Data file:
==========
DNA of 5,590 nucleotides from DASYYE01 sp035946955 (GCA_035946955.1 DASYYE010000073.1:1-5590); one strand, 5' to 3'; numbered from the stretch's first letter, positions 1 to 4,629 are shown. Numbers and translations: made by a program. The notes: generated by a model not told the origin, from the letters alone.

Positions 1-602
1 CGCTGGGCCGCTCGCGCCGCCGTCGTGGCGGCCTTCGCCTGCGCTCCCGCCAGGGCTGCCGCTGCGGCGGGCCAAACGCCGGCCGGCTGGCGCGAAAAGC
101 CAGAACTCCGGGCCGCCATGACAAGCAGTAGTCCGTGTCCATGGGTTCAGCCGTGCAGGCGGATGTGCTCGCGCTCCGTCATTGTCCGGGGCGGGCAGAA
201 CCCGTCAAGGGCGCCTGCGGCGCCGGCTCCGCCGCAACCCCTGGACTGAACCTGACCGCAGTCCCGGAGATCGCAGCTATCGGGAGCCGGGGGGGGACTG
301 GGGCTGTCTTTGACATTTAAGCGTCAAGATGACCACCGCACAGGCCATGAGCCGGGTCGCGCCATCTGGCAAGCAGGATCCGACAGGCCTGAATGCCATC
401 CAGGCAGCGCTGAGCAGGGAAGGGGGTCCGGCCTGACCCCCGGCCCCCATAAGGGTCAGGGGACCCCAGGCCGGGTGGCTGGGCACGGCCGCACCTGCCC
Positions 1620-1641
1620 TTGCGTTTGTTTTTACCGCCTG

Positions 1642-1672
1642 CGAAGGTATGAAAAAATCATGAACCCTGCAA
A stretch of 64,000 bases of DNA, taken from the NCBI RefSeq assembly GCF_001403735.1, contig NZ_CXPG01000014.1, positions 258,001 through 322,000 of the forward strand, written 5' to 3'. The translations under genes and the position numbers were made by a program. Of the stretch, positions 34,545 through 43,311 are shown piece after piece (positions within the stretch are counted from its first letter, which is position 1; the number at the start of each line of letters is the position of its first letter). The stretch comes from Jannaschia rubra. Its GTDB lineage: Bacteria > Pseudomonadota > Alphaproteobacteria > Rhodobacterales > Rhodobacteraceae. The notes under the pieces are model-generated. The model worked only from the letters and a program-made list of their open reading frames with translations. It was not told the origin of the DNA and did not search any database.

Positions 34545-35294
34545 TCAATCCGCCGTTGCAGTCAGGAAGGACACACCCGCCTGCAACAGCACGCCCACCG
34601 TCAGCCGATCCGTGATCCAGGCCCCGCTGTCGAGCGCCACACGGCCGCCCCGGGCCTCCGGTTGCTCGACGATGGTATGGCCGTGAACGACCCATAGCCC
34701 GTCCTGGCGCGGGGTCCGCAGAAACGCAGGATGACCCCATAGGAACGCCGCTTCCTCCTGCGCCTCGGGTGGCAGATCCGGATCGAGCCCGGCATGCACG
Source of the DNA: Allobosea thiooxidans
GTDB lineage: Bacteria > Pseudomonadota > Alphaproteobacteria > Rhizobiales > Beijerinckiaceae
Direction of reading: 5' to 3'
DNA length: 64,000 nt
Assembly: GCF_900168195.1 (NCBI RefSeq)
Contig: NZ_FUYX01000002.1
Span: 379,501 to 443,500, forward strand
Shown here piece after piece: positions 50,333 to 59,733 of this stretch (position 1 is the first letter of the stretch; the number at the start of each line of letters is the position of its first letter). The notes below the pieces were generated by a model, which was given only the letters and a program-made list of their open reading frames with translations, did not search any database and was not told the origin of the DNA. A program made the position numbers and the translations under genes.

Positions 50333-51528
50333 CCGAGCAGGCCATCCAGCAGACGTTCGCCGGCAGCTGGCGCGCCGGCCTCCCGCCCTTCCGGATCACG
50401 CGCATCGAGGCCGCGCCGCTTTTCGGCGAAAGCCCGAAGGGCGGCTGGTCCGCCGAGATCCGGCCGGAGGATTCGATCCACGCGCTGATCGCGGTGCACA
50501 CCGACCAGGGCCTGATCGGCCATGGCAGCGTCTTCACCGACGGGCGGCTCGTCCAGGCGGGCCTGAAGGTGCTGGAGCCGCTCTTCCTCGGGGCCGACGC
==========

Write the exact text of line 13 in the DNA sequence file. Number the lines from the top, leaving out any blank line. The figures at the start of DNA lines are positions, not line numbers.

Positions 34545-35294